The lake, glinting on the left, and fields, full of rocks, to the right, and behind both the lake and the fields, stretching back and up, bigger and bigger hills and then mountains, low and dark and covered in trees. 

One day I’ll do something vast and heroic and bold, I think. One day I’ll get control. One day I’ll be Bob the Great

There’s a huge, horrific noise and an explosion and dust and carnage and then we’re stopped. Stupefied, I look out the window. We’re at the access road to the college. Dust from the shoulder is free falling all around the car, and the light through it, and the quiet, and everything. 

“Here you go, Bob. Safe and sound. Unless you wanna keep goin’? Huh? No? Ha! But here, wait, wait.” And he takes the container out of his shirt pocket again and shakes two joints out and puts them in my breast pocket. “For later, dude. Ease your fuckin’ mind after class.” The oil on the joints seeps through my shirt in long, thin, joint-shaped lines. 

He looks at me, red-eyed, smiling a great crooked happy reefer smile. I see that his upper teeth, the whatchamacallit, molars or incisors, are crooked, just like mine. Maybe worse than mine. Incisors, I’m pretty sure.

“Go easy, Bob,” he says.

I try to thank him but too many things are happening and I have too much to worry about just now, my bag and the door and boldness and getting out and the dust and Robbie waving and car sounds and more dust and he’s gone. He’s fuckin’ gone. And here I am, here I am, weak-kneed in the middle of things. Stoned out of my whatchamacallit, what is it, gourd? What is a gourd, anyway? What shape? Oblong?

Up the road the college makes college sounds. Unable to think of anything better to do I start trudging towards them.

I wonder where Robbie was going. All the way?

Through the lower parking lot, around the library, into the central quad area. Must be almost one, students everywhere, everybody moving their arms and legs, science students, hacky-sack guys, teachers, custodial staff, the education students with their ukuleles. Life’s rich pageant. One o’clock: Russian History. I stand indecisive, immobile, wide-eyed, happy, one foot on the grass, the other on the walkway, staring. People go by. The world is full of people. People and light and air and sound. And there’s Down Low, waving. Bet he’d enjoy one of these joints. All the way.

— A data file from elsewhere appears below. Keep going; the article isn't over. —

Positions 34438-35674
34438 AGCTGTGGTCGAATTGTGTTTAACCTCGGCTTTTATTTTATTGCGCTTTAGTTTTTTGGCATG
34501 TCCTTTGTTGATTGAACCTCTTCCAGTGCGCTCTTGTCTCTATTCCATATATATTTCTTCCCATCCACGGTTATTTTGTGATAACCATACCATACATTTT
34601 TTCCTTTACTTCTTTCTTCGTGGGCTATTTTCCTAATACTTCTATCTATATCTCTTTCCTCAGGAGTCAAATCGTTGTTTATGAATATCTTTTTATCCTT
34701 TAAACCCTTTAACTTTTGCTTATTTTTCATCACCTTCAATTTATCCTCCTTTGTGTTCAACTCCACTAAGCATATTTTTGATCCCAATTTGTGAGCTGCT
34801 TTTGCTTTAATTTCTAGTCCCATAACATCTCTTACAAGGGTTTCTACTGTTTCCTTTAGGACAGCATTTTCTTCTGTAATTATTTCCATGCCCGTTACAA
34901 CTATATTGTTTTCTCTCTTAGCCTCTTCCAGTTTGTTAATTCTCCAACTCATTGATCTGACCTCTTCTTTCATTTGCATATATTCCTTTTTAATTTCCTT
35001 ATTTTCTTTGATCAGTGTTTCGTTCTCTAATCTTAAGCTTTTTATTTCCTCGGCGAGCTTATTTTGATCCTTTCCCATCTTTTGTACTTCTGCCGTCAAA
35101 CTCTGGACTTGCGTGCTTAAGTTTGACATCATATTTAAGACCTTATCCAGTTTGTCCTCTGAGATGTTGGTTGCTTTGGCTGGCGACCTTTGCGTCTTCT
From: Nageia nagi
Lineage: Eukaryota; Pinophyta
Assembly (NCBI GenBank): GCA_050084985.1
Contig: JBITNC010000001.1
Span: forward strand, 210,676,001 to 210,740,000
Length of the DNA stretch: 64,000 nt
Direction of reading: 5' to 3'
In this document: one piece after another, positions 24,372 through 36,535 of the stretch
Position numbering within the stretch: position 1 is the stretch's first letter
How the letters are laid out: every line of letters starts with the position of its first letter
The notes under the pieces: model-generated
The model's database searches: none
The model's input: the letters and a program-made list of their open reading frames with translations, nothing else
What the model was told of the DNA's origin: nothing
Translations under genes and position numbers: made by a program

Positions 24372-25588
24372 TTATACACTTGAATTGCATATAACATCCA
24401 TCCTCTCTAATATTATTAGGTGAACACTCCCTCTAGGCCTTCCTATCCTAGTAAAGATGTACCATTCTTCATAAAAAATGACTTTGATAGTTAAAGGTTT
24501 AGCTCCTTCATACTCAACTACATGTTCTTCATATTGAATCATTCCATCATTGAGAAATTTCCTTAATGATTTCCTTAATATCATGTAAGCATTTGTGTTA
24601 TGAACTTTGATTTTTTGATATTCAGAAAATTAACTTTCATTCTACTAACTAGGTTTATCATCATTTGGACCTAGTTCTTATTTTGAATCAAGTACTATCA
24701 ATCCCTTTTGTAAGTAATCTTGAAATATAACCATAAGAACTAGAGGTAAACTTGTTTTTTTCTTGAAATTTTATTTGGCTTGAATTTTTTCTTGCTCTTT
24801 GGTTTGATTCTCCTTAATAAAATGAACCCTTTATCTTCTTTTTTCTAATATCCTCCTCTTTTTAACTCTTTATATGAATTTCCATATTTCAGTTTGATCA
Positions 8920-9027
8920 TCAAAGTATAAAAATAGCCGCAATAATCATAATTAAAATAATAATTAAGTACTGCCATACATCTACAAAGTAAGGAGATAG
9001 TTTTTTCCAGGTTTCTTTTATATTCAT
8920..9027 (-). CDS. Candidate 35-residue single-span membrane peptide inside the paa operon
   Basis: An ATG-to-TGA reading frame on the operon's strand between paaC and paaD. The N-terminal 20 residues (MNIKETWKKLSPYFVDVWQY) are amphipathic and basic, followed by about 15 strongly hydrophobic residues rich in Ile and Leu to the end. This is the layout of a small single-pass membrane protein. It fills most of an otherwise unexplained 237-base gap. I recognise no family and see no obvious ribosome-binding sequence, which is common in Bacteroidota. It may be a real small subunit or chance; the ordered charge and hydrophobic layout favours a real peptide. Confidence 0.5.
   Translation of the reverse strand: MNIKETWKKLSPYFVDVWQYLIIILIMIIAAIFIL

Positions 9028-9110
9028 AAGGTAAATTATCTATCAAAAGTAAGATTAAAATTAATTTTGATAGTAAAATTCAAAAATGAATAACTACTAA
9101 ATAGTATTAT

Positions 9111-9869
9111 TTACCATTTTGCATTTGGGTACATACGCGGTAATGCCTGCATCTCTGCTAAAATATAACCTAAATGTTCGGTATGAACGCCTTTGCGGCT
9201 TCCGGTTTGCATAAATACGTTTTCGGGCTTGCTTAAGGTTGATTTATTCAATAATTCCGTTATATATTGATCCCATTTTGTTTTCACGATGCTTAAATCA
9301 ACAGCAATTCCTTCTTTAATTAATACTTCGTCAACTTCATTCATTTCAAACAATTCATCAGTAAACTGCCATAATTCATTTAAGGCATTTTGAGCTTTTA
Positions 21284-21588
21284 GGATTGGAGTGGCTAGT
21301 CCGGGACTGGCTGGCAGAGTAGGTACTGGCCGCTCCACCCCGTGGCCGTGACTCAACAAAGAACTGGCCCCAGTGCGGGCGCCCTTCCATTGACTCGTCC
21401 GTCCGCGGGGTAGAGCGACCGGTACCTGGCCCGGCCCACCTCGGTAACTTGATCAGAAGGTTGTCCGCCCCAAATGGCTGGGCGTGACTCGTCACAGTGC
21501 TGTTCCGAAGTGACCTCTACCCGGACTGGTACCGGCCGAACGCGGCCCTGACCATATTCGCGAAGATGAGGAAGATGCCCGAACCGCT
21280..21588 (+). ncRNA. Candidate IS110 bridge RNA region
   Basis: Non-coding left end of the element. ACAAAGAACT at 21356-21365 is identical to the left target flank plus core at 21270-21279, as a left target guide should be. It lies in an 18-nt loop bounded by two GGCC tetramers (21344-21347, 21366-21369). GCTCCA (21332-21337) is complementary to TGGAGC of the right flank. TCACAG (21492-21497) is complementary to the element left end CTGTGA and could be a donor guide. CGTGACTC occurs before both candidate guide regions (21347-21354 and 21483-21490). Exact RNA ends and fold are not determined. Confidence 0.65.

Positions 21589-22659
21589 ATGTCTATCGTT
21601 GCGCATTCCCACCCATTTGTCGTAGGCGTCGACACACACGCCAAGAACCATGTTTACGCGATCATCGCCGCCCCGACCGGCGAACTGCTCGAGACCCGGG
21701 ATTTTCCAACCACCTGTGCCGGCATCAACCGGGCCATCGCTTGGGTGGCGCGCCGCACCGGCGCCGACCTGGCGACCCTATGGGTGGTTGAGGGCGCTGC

Median, it’s called, Robbie. The median. And I owe you a zillion dollars, don’t I?

Here comes Charlie. She comes right up.

“Hi Bob,” she says. And then she says more, like how her car’s in the shop, as planned, as previously arranged, for the next week, the muffler, remember, the goddamn muffler? And she got a ride this morning with Gabrielle in her class, how did I get here? Did I hitch? Am I ready for my Peter the Great thing? And she leans in close and licks my right earlobe, once, fast, and then pulls back and looks at me and smiles, the moles on her throat making their perfect Charlie triangle, and the light on her teeth, and her eyes, her eyes.

One day I will know what to say. I will know all the perfect words. One day. Yes.

Jason Emde is a teacher, writer, undefeated amateur boxer, the author of My Hand’s Tired & My Heart Aches (Kalamalka Press, 2005), the creator and host of the Writers Read Their Early Sh*t podcast, and MFA Creative Writing Program candidate at UBC.. He lives in Japan.